Last September, Governor Rick Scott ordered new public notification rules and legislation to ensure the public is kept informed of incidents of pollution that may cause a threat to public health and to Florida’s air and water resources. He made that announcement following the sewage spill in St. Petersburg and Mosaic’s sinkhole in Mulberry the sent toxins in the drinking-water supply.
However, a judge threw out the order in late December, saying that such a law must come from the Legislature. Hence the announcement today of SB 532 from Manatee County GOP state Senator Bill Galvano, which would require companies to notify the state Department of Environmental Protection (DEP) about the release of any dangerous substance within 24 hours of discovery, and DEP must then publish a public notice within 24 hours. Orlando Democrat Linda Stewart is a co-sponsor on the bill.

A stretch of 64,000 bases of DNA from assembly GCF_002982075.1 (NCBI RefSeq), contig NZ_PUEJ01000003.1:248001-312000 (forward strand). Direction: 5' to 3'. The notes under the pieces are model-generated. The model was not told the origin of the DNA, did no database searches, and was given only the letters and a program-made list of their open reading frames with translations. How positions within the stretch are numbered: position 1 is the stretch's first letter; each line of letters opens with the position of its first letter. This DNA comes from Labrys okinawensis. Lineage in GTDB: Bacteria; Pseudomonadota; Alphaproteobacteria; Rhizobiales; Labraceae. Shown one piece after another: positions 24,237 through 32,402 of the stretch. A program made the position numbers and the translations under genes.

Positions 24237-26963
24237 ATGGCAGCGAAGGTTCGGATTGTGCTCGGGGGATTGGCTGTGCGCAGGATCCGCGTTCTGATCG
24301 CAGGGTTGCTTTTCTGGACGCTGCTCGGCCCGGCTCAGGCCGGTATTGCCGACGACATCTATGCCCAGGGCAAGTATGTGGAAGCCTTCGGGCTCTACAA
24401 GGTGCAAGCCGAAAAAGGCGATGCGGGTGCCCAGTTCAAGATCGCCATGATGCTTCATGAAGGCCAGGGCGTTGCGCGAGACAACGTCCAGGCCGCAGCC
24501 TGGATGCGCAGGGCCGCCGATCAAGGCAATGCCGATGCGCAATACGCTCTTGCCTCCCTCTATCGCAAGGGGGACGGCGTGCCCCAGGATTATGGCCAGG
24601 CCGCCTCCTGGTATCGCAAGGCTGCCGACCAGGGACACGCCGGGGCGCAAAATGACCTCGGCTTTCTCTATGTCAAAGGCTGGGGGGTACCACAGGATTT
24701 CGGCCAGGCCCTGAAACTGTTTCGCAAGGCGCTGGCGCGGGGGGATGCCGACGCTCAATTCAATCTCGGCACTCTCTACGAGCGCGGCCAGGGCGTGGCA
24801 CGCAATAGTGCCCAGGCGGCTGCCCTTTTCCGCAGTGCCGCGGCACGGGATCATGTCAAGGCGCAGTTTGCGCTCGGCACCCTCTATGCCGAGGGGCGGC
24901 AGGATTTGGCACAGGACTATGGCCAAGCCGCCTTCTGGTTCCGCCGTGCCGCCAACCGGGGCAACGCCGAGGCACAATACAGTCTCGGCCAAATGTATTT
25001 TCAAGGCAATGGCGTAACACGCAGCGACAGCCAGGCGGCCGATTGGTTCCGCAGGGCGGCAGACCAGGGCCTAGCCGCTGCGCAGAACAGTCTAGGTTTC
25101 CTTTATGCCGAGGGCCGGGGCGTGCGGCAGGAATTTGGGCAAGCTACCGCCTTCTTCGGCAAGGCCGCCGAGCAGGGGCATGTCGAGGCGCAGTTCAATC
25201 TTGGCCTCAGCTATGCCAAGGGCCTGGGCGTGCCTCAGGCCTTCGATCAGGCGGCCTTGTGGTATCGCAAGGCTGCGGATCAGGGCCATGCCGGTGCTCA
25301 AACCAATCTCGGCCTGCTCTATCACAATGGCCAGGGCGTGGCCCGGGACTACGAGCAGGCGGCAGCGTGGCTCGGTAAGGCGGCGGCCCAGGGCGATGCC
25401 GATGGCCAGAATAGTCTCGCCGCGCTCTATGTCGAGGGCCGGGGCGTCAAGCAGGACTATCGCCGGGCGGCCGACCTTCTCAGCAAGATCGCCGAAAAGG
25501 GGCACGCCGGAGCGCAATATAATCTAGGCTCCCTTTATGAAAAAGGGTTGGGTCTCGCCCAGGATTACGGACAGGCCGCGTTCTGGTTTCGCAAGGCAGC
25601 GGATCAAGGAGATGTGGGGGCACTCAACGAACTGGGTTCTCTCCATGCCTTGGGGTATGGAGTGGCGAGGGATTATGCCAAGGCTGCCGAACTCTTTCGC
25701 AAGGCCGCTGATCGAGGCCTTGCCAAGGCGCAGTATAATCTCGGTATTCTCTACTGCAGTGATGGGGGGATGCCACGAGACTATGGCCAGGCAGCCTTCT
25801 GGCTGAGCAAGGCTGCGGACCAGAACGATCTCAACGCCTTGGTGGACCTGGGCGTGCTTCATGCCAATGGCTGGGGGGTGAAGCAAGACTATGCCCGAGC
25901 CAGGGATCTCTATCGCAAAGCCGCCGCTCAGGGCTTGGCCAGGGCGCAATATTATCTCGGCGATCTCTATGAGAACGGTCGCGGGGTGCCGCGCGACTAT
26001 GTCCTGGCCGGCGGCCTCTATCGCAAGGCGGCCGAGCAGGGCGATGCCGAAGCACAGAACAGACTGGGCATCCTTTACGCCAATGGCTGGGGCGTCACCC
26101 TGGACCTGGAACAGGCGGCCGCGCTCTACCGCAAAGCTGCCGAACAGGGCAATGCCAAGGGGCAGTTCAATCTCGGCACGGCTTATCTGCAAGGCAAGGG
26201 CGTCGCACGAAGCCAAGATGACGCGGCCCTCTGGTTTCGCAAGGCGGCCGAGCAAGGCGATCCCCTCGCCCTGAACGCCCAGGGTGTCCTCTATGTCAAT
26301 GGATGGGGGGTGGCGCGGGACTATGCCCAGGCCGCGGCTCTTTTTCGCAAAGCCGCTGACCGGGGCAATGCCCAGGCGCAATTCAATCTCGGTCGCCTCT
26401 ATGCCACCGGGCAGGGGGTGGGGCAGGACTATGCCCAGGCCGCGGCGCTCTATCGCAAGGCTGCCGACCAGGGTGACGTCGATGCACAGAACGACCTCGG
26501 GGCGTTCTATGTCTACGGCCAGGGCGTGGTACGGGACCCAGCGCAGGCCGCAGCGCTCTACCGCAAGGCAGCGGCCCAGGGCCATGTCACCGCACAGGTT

“The people of Florida deserve to know if our state’s drinking water has been threatened by potentially dangerous pollutants,” Galvano said in a statement. “Requiring the public to be notified quickly about potential contaminants will give them peace of mind that they won’t unwittingly be drinking water that isn’t safe. SB 532, is designed to protect Floridians from this not-so-clear but very present danger.”
The legislation also requires DEP to develop and publish a list of substances that “pose a substantial risk to public health, safety or welfare.” If any company fails to notify DEP about an incident regarding one of the published substances, it could face civil penalties of up to $10,000 per day.
In September it was revealed that it took three weeks for area residents near Mosaic’s 1,600-acre New Wales processing plan to learn of the massive sinkhole that the spill created, outraging the local citizenry.
In St. Petersburg, city officials delayed for several days in announcing the tens of of millions of gallons of sewage had been released from the city’s sewage system into Tampa Bay after Hurricane Hermine.